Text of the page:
What building laws (if any) apply to boatbuilders?

Boat building is a specialised form of carpentry and joinery, but you don’t think of it as building or construction in the traditional sense. Nevertheless, there are just as many risks associated with boat building as there are with designing and constructing buildings that might leak, or collapse on you, or catch fire.


Logic would suggest that boat building ought to be regulated just as stringently as the construction of homes, apartment buildings, office towers, bridges, tunnels and dams. But is that true? Are boat builders as strictly policed as builders are, or do they in fact get a free rein?

The starting point is to look at the various laws governing builders. Those are found in the common law (the law made up by Judges rather than Parliament), and in the statutes passed by Parliament. Under the common law, builders can be sued for breach of contract (for failing to honour the promises they made to their client) and they can be sued for negligence (for failing to take reasonable care to avoid causing loss to other people). Then there are the statutes. The two main statutes that regulate the building trade are the Building Act 2004 and the Construction Contracts Act 2002. And in the residential context, builders are also governed by the Consumer Guarantees Act 1993.


The Building Act

The Building Act is the one that makes sure our buildings are safe and functional. It does that by requiring all building work to comply with the Building Code, by requiring all but the most basic building work to have a building consent at the start, and by requiring a code compliance certificate to be obtained at the end. Because building work is so inherently dangerous, we can’t just rely on the threat of being sued to ensure the industry meets acceptable standards. There needs to be an independent body to oversee their activities, and in New Zealand that job falls upon the local Councils.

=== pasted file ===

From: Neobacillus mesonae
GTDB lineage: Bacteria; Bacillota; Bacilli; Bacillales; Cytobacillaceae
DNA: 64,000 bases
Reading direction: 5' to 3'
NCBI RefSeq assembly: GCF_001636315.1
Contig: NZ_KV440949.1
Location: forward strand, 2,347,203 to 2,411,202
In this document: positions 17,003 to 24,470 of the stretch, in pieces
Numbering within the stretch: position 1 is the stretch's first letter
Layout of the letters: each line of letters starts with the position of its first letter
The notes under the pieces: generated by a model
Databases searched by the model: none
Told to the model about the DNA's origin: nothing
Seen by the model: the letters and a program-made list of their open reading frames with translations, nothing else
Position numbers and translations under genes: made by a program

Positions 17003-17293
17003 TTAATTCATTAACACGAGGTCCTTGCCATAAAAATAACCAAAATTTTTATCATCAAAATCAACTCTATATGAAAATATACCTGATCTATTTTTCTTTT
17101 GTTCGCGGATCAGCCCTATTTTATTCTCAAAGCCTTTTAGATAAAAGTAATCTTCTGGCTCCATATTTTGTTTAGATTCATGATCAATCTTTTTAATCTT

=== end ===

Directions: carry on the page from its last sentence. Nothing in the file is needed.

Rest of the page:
Since the leaky building era, the Building Act has required builders who do important residential work to be licensed, it has established the Building Practitioners Board (the “BPB”) to discipline them, and it has given to homeowners a lot of special rights and remedies against all residential builders (not just licensed ones). In a residential building project costing $30,000 or more, there are four mandatory documents that builders have to give to their customers, including a written building contract. And those customers can enforce a lot of implied warranties against them, as well as insist that any defects emerging within 12 months are rectified immediately.


Are boatbuilders covered?

Do any of those rules apply to boat builders? Do they have to comply with the building code, ensure that building consents are obtained, and become licensed? Are they required to hand over the four mandatory documents, and are they subject to the powerful consumer rights and remedies? Perhaps surprisingly, the answer to all those questions is “no”. And that is because the Act specifically says that a “building” does not include any description of vessel, boat, ferry, or craft used in navigation, whether or not it has a means of propulsion, and regardless of what that means of propulsion is.